The consequences of the government being stuck in place are far ranging. Indian students’ ability to have new schools that are safe and updated are delayed by environmental reviews taking too long for school construction. Our parks’ ability to have great visitor centers is slowed by needless delay. Our conservationists’ ability to restore habitat to wildlife -- I have a wildlife deer management plan that has been in the NEPA process for over eight years. Our firefighters’ ability to establish sensible fuel breaks and treat our forests from devastating wildfire -- it takes years to complete environmental reviews before we proceed.
A rancher’s ability to know whether they will be able to graze their livestock on public lands depends on the timing of our environmental reviews. A farmer’s ability to know that they have a secure water supply for their crops is based on how long it takes for us to do our environmental reviews. And the list goes on and on and on.
And the reality is that the needless red tape has, over time, lowered the expectations of American exceptionalism and excellence, and that is backwards. And this is a big step forward for the American people and for common sense.
I really thank the President and the Chairman for their bold leadership to begin to move forward on a process that meets the purposes of the act, but does so with some commonsense parameters.
MR. CANTRELL: Thank you both. Operator, we will now take some questions.
Q Yes, hi. This is Maya Weber with S&P Global Platts. I wanted to ask how this would affect reviews of interstate natural gas pipelines and whether the definition of major federal actions would then exclude them from NEPA reviews?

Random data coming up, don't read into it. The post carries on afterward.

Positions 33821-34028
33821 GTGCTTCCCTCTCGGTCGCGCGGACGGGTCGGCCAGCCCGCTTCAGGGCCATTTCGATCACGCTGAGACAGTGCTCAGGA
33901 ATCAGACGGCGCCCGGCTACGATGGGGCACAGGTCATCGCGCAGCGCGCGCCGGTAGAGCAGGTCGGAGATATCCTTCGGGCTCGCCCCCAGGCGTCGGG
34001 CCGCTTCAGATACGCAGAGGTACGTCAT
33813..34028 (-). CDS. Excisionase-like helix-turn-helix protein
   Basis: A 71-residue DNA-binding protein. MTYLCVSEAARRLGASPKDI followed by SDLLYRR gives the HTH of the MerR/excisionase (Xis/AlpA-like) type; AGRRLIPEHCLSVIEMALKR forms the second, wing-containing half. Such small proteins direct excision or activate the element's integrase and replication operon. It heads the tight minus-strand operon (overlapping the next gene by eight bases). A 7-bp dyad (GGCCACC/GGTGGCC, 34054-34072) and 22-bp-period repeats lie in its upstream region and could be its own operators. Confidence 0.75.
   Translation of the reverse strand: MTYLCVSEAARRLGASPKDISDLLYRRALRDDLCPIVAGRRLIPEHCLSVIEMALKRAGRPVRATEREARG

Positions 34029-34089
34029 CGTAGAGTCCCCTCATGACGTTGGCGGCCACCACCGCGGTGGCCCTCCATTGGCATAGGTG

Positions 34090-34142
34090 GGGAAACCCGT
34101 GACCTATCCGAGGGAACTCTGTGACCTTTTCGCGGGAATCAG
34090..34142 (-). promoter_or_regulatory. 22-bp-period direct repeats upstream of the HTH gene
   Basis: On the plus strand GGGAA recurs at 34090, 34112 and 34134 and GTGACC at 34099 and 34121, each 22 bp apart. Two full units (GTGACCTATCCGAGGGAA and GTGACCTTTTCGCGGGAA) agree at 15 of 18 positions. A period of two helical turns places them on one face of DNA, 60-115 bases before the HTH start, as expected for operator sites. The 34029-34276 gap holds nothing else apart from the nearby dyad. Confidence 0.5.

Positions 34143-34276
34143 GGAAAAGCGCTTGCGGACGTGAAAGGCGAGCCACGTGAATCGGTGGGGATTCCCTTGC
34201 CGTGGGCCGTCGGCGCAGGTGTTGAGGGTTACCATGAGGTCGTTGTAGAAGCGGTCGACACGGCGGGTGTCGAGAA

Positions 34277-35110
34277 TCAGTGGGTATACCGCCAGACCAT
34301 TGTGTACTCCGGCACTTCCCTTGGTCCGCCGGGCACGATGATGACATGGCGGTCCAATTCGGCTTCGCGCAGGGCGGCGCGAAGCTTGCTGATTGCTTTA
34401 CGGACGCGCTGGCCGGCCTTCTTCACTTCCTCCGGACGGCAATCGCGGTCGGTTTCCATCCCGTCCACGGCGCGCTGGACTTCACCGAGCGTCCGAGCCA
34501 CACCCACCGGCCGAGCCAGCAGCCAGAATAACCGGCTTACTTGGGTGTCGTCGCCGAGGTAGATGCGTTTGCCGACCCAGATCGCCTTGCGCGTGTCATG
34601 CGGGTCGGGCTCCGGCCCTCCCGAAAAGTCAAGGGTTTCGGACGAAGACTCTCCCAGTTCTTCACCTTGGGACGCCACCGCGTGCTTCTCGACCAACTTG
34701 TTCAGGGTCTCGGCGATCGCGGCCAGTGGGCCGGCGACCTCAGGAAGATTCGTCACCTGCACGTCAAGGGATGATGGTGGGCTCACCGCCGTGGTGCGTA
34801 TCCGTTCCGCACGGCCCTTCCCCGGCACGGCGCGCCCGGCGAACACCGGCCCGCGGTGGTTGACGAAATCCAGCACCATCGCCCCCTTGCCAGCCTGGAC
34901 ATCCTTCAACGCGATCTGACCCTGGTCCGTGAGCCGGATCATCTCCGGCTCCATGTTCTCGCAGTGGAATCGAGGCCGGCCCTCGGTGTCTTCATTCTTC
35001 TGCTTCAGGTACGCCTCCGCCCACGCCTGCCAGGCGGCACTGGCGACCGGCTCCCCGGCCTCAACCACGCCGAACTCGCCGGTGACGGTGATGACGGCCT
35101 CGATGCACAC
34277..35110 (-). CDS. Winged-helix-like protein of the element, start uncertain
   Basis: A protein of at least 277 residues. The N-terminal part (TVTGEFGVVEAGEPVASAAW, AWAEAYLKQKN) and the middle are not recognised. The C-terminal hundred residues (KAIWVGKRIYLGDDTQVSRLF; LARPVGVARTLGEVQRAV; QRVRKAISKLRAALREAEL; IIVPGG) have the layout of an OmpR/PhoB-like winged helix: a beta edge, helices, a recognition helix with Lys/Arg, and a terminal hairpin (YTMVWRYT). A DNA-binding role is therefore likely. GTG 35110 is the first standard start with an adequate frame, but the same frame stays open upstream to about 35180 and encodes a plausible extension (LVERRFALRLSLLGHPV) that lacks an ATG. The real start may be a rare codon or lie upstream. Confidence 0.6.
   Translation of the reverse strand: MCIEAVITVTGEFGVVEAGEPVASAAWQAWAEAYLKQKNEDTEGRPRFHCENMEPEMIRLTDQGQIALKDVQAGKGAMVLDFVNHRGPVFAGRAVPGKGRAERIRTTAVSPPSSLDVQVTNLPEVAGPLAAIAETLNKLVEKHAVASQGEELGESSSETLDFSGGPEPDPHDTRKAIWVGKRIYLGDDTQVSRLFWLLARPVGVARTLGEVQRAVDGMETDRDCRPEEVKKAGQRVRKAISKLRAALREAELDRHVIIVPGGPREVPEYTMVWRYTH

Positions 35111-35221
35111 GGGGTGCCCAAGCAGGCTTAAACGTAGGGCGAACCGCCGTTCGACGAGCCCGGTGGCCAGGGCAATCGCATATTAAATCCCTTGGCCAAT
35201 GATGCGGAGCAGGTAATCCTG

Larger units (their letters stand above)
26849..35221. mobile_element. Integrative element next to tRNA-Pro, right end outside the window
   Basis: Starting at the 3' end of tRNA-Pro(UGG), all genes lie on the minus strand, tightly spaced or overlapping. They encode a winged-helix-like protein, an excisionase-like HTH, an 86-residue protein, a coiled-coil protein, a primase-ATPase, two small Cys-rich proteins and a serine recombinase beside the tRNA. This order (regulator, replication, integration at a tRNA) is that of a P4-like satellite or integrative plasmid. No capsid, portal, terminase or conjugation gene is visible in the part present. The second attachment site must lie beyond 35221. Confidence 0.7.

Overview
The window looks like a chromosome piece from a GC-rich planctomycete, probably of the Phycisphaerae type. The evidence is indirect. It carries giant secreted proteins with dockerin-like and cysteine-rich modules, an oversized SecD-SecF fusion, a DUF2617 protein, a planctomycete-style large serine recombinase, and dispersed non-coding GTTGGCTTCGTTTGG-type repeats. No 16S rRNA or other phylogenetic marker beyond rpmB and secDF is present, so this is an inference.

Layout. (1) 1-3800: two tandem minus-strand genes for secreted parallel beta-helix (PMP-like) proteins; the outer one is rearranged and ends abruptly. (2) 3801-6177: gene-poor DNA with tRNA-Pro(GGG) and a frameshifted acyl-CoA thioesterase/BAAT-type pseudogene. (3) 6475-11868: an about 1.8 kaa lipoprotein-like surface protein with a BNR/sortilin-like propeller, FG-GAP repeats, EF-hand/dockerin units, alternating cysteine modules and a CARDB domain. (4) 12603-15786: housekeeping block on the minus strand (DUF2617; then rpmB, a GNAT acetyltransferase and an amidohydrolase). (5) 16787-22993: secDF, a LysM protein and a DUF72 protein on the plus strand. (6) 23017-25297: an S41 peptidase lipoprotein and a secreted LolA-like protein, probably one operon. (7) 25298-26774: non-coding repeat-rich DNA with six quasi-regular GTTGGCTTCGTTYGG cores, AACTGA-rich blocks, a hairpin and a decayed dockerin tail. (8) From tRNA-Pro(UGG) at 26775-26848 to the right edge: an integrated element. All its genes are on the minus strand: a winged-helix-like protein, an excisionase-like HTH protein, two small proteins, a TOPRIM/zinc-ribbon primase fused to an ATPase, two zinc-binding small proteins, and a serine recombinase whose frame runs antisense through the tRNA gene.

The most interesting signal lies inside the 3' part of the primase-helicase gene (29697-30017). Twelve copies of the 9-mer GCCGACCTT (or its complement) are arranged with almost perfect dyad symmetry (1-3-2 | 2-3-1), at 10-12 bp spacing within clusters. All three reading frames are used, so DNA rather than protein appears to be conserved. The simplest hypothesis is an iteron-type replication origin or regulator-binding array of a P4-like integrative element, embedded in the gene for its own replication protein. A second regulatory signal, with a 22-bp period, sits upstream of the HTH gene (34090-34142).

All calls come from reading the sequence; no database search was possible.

SENIOR ADMINISTRATION OFFICIAL: This proposal does not exclude a specific federal action from -- from activity. It sets up -- and NEPA, for a long time -- certain things are not necessarily covered under NEPA today -- certain mandatory provisions of law, for example.
But to the extent that it's a discretionary authorization, that authorization will be examined. And the cause that is reasonably foreseeable -- that’s a consequence of that action -- needs to be considered within the entire context of the human and natural environment.
And so, basically, in general, it's a look at, "Hey, what is happening today? And what is the additional change of this proposal on it?" And that’s the way -- that’s the way it works today, and that’s the way it will work tomorrow.
SENIOR ADMINISTRATION OFFICIAL: Yeah, the proposal sets forth the framework for a wide range and variety of actions that may be subject to NEPA, applies broadly to infrastructure.
Q Hi, Lisa Friedman from the New York Times. Thanks so much. Can you talk a little bit about the thinking behind the (inaudible) Cumulative Effects not required underneath them, and what it means for climate change, that only reasonably foreseeable, reasonable (inaudible) causal relationship? And can you explain that language and what that means in the context of climate change?
SENIOR ADMINISTRATION OFFICIAL: Well, the definition of "effects" is a definition that has been the subject of substantial confusion. And so, in the proposal, what we have done is to eliminate the terminology "direct, indirect, and cumulative," and simplify the definition to focus on identifying and considering effects that are reasonably foreseeable, and have a reasonably close causal relationship to the proposed action.